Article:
In a sense, farmers are the biggest gamblers in the world. Each year, they must base their livelihoods and futures in the hope that the weather will be good. Lately, it has not—at least, not for farming. Most of the state was hit with several years of drought. We along this part of the coast were spared most of that due to brushes with hurricanes. Some other parts of the Coastal Plain, though, suffered from flooding, so it was a “feast or famine” situation for North Carolina .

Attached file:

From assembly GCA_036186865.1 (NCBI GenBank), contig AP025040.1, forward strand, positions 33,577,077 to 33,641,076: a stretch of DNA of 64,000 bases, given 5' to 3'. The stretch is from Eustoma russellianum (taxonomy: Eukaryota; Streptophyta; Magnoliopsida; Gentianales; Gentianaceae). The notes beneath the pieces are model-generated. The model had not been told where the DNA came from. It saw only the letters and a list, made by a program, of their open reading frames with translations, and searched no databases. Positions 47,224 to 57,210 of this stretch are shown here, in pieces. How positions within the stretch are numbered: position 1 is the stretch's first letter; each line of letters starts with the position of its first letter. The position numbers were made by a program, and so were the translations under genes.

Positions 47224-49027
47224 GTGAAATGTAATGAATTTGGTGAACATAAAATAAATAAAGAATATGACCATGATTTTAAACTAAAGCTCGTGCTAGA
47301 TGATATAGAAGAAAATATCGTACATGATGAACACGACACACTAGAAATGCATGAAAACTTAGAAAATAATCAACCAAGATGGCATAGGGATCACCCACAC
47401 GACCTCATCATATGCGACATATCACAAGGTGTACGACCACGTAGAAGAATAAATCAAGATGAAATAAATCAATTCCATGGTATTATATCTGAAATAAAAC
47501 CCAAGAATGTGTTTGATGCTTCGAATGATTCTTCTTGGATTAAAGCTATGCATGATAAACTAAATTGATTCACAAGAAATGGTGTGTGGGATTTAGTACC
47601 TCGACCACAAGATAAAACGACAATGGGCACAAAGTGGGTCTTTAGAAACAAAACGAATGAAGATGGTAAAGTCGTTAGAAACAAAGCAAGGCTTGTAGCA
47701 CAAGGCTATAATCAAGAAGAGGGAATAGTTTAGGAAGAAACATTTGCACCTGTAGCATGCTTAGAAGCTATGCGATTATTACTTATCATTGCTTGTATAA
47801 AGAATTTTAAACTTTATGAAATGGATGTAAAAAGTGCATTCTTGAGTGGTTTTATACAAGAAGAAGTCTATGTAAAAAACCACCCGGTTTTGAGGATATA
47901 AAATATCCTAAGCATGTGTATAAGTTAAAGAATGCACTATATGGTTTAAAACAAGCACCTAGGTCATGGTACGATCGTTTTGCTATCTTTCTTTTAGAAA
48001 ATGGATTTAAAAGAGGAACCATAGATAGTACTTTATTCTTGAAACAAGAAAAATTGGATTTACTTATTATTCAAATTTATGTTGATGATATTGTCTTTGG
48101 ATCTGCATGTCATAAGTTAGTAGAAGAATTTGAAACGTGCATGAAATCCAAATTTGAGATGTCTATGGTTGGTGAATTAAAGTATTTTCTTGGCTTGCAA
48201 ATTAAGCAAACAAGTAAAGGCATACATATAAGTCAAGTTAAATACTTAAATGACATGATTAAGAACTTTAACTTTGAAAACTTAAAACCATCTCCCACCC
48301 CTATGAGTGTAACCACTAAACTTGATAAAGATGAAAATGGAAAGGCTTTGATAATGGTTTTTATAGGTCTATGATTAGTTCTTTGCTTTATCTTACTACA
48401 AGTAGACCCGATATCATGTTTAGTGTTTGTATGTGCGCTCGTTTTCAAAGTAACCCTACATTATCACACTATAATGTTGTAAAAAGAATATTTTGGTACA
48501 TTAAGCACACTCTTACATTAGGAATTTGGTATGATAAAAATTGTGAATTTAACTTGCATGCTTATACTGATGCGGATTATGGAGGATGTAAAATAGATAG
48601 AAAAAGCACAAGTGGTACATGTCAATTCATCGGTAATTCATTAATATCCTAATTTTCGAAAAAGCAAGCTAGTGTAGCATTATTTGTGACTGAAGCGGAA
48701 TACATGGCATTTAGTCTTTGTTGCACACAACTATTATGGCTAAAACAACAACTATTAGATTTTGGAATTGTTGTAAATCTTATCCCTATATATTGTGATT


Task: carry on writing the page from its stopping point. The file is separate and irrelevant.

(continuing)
Folks from Raleigh to Charlotte were forbidden to water their lawns or wash their cars. People in Pender County were using boats instead of cars! Now, the drought has eased in the Piedmont and people can park their shiny cars in their green-grass-bordered driveways. But, for farmers—especially tobacco farmers—the situation is approaching grim. It is, as the old saying goes, too wet to plow, pretty much over the whole state.
Many crops are only about half-planted, and tobacco planting is two-to-three weeks behind schedule. And that can be critical. But many farmers live with that roll-of-the-dice, because they love what they do. And we should all be thankful they’re willing to take that gamble.